Artist in residence at Pataka
How wonderful it is to see art in action. There is nothing like seeing the tools of the artist, the almost sacred space that they create, the contemplative glances and the ideas that happen.
We were all very lucky to glimpse a bit of this in action recently at Pataka. Local artist Kerry Scott was here for her residency as the recipient of the Friends of Pataka Open Art Award in 2014.
It was so nice to drop in daily on Kerry and to see her wonderful canvas works grow and glow. Kerry built up the surface of her works over many days with colour, textures and many transparent layers. It was fortunate that the residency took place over those lovely warm days as the sun also took part in her process providing the much needed paint drying time.
Kerry’s paintings have wonderfully iconic native bird images that are a part of her ongoing knowledge and learning about the animals and birdlife that are specific to Porirua. This research has been a part of her mosaic sculptural pieces that feature in Ranui and Waitangirua.
After the residency time Kerry will still be developing and completing these works and we thank her for reminding us about the importance of artists and creativity. To sound a tad clichéd, it is a beautiful thing.
Education Coordinator and ‘longing to paint artist’
We are closed on Christmas and Boxing days, and again on the 1st and 2nd of January.
See you in the New Year!
Holy Baubles, it’s Christmas time again.
How many baubles does it take to make a floating Christmas tree? Apart from a few entanglements, the Pataka Christmas tree is taking shape thanks to Linda and Alice, who have endured everything from extreme bauble reflections on the retina to close encounters with swinging baubles, to get our floating tree…floating. It has a certain double-helix dna thing going on that you don’t see every day, it’s a keeper! Thanks L & A.
It’s all about the people
Pataka is often talked about as having a real ‘community’ feel about it. I often think about what the function of a gallery or museum is and of the benefits it provides to our quality of life. It must extend us, entertain us, educate us and give us some challenges and give us a sense of belonging.
Walking through the gallery, as a part of my daily toil, I have some wonderful conversations with our visitors and I enjoy the diversity of our audience. It is one of my favourite things about working at Pataka. The mother with a baby in a buggy taking time out to enjoy the art works with the baby looking wide eyed and responding to the colours, shapes and forms. My personal favourite, the group of elderly women having a great time talking and debating what art is, or even the college students that have let curiosity get the better of them and they have walked into the gallery and headed for the piece that they think is the coolest. The group of elderly people from a rest home here for a look at our exhibitions and a cuppa at Kaizen. Some people spend a good amount of time studying the works thoroughly and others are here for a quick whip around. It makes me so happy to see children and kids interacting with parents and discussing the works, after all it is about lifelong learning and creating a great connection with a place. These are our regular visitors, our repeat visitors and they are definitely a part of the Pataka community.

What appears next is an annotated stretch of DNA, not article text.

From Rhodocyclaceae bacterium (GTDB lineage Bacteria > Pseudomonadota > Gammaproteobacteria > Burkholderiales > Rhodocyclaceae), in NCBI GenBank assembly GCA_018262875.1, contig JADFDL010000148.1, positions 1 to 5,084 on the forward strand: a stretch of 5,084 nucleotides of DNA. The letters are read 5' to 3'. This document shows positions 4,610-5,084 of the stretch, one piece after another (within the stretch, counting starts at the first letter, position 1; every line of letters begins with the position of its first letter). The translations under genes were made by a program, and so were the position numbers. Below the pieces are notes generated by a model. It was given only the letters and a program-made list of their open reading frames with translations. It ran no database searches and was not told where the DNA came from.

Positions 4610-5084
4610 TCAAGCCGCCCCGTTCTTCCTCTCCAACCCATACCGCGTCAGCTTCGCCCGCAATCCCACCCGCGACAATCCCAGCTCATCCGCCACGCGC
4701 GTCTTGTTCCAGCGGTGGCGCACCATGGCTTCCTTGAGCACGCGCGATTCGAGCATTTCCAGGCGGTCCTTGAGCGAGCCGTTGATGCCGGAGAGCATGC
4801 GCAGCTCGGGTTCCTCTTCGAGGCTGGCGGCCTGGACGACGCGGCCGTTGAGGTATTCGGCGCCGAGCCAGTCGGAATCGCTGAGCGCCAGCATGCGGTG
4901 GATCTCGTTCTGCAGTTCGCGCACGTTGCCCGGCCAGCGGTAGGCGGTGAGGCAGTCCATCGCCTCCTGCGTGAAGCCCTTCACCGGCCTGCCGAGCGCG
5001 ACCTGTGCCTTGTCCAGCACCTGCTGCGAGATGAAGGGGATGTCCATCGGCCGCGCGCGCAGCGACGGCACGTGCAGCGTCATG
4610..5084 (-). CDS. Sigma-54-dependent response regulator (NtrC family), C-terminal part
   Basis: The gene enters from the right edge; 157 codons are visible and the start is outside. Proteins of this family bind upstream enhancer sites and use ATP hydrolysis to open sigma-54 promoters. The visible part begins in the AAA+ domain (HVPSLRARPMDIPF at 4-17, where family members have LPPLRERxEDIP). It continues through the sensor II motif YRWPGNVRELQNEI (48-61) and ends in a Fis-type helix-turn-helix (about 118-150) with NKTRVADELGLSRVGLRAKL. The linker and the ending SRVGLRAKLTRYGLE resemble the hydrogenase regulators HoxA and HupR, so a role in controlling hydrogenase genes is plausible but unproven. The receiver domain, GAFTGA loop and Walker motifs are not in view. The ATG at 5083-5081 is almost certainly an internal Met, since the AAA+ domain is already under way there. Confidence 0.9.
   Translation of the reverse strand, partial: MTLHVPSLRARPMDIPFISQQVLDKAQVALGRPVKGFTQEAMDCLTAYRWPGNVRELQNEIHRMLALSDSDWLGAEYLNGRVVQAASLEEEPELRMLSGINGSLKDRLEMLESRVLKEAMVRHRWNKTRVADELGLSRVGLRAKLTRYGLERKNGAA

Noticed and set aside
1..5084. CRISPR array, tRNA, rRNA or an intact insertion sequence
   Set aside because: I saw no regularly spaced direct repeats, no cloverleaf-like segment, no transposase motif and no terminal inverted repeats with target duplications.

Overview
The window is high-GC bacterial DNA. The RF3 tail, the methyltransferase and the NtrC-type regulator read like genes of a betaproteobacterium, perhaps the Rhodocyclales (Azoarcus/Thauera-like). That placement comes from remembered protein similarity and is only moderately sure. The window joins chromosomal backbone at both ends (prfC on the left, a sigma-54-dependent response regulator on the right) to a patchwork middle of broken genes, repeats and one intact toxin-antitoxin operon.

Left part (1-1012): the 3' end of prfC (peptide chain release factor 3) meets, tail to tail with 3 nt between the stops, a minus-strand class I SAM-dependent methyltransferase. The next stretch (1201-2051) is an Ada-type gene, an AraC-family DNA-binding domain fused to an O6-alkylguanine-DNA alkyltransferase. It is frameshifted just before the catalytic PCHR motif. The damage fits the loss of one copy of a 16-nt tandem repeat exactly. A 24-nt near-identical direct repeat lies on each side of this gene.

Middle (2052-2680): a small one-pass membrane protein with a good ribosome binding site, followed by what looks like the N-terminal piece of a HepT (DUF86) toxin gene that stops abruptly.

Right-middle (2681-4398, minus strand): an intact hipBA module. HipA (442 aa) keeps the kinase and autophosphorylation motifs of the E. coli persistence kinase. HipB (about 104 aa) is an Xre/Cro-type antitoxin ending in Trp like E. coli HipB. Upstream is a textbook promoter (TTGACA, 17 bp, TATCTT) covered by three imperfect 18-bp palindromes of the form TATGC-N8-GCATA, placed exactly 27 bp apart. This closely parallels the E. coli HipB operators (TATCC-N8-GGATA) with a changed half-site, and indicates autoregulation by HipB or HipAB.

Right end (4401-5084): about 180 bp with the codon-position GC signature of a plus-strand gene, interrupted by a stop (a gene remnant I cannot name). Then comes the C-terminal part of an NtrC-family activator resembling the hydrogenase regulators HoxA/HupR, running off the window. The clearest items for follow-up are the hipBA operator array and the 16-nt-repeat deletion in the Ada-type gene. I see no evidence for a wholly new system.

It is fascinating seeing how people engage with a gallery space, it will continue to fascinate me. Thanks to those people for the most heart-warming conversations, making me laugh, making me cry, giving me great insights about art and objects and generally adding to what I think Pataka does well. Good on you.
Margaret Tolland: Education Coordinator/Public Programmes
PHOTO BY MARK TANTRUM, 2014
No, this is not the botanic gardens…but it comes a close second!
Karl Maughan has got a lot to answer for. Not only has he prompted an 18 metre long billboard to go up on Pataka’s exterior wall, but also influenced a budding new romance in the office. Zara Hawthorne (Pataka’s invaluable Administration Officer) is in love with a tomato plant!
Now before any readers write in to complain that standards of office etiquette have been breached by such a scandalous affair, calm down, nothing too drastic has gone on here. Zara has been taking advantage of the ideal indoor growing conditions from her office window, combined with some rather questionable “digit assisted” pollination techniques (we don’t have a lot of bees in the office). The result of this dedication is a jungle in her office cubical, with tomatoes galore. Fortunately, while Zara was away on leave, the pollination process didn’t get neglected (thanks to Mary), although this may explain the lack of dialogue between Zara and Mary during morning tea the other day.
For anyone interested in art-based projects of the botanical variety, there’s a great Ted talk by sculptor Sam Van Aken who’s project The 40-fruit tree is well worth a look if you every wondered how many different varieties of stone fruit you could grow on one tree (thank you Martha).
Posted by Stu Forsyth, Design and Marketing Coordinator, Pataka Art + Museum